501(c)3 Nonprofit Organization
760-641-1382 Pam Maloof
How Does OUR Helping You Heal Gardens Grow?
With YOUR Help!
Local Gardens to
Help Communities Heal
The Need for Helping You Heal Community Gardens
Our Gift of Growth
Donate to our 1st Demonstration
Helping You Heal Gardens
located at 74091 Larrea St, Palm Desert, Ca
The Past 2 Years...
Big-T, little-T trauma. Big -T is like what we would officially classify as trauma: death, injury, people who have become very sick from Covid-19, people who have lost loved ones to Covid-19.
And then there is little-T trauma: losing a job, being isolated from your loved ones, feeling trapped in fear and uncertainty for a long time.
We have all felt some type of trauma over the past 2 years.
PTSD (post-traumatic stress disorder)
The Pandemic provides us with valuable data regarding the psychological effects the last 2 years have had on people.
We know roughly around 1/3 of the people hospitalized during the height of the winter Covid-surge will probably develop PTSD, which works out to about 40,000 people or so.
We also know that at least 580,000 Americans have died from Covid-19. Each of those deaths, on average, leaves 9 bereaved close relatives of parents, children siblings, spouses, grandparents. In general about 10% of bereaved people develop prolonged grief disorder which means their grief is intense; it's incapacitating. You don't get over it, even after a year or more. So that means that we probably have about half a million Americans experiencing that kind of severe, prolonged, intense grief, which is the population of a reasonably sized city.
That's a lot of people. And here we're only talking about those Big-T traumas. We're not even talking about people who are grieving friends. We're not talking about long-haulers who are still experiencing symptoms, not talking about folks who are dealing with all the minor traumas like unemployment and isolation and all the rest.
Reflection areas in a Helping You Heal Garden can be designed as quiet environments for health recovery such as cancer survivors and caregivers.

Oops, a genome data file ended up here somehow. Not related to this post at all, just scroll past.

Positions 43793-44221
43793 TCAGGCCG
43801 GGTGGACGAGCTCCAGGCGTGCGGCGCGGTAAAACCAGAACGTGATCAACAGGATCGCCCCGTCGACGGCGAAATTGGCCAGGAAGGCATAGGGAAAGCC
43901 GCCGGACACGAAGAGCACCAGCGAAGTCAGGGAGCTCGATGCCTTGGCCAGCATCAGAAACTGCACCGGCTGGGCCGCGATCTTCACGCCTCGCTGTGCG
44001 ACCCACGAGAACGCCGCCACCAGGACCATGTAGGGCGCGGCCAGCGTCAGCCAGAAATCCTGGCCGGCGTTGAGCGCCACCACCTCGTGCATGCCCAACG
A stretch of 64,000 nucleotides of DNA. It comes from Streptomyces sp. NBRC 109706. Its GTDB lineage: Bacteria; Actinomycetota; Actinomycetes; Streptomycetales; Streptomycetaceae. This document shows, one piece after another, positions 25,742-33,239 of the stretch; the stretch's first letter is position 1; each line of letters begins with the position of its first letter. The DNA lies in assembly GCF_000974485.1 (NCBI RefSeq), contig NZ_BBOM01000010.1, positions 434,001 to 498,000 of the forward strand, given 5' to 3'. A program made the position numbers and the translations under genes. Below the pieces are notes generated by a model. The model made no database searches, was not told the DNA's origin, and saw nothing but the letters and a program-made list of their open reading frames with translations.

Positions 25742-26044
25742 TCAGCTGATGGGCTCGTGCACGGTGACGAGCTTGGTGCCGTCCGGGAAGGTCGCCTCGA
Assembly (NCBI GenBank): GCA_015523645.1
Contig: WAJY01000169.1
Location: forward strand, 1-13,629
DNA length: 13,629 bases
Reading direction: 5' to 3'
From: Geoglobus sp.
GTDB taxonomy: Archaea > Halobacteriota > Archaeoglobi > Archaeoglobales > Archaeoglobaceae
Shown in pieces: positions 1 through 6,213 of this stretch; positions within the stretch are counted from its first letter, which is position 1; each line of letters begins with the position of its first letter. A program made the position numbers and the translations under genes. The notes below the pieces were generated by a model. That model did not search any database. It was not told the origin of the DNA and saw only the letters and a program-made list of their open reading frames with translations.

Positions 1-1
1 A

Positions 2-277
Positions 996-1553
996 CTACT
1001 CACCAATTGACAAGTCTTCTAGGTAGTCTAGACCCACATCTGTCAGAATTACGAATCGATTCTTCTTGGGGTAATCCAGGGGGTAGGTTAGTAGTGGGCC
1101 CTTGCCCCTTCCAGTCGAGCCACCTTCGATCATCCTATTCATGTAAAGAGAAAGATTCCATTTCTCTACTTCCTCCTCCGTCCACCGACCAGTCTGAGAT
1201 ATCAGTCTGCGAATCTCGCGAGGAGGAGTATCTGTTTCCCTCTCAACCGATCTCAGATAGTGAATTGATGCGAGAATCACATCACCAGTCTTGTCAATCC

This reflection area is a natural place to reflect, rethink and recharge. Individuals may need a safe, peaceful and solitary place for recovery.
Healing Garden Reflection areas could include:
Ornamental grasses softly separating quiet sitting spaces
A meandering sensory walk framed by drifts of bright-flowering, low-growing perennials and textural succulents.
The words Hope, Connection, Empowerment, Self-respsonsibility, Meaningful Life etched in the sidewalk
A waterfall muffling conversation sounds
Some people come to a healing garden with enormous emotional and physical scars. They are tormented by the past, fear the present and question what, if any, future awaits them. Many have difficulty relating to other people and are consumed by fear and anger; they find it easier and safer to engage with nature - to talk to a bird, smell a flower, caress a leaf, plant an herb - than to interact with people.
A goal of the Healing Gardens is people learning to associate positive experiences with optimism for the present. In time these positive memories may replace or diminish the horrors of the past, allowing people to feel safe and to trust themselves and others once more. Memorialization is an essential act of remembrance for survivors.
Healing Garden Remembrance areas could include:
Labyrinth walking experience to set intentions and quiet the mind
Community areas like wood-fired bread oven - while mixing and baking the dough, participants often talk effortlessly about their lives, sharing stories and recalling the past.
An aromatic Herb garden to grow and harvest herbs for local restuarants
Benches to sit on while reading positive affirmations nearby such as "I am whole, complete and perfect"
Finding refuge in a healing garden is finding a place of comfort and safety. as well as:
a place to free one from burdens and relief from stress
a place to recover, to reconnect with themselves or with others
to build resilience and find acceptance
Healing Garden Refuge areas could include:
planters installed at waist height for each access
active areas for yoga, group activities, and quiet niches for contemplation or visiting with a friend
several shade structures minimizing contact with the sun
wide walkways accommodating wheelchairs and walkers
sensorial gardens offering smell, touch, and sight experiences to help focus and improve attention
The Need to Help Our Communities Heal
As most communities have an insufficient amount of formal counseling or talk therapy mechanisms, Helping You Heal Gardens will begin to play a vital role. It comes out of a profound need for a local place of reconciliation, where those who are hurting can find peace. The gardens are essential to renewing the hope and trust which will construct a vision for their future.
Helping You Heal Gardens' endeavor is to create places for reconciliation where Reflection, Remembrance and Refuge are publicly available.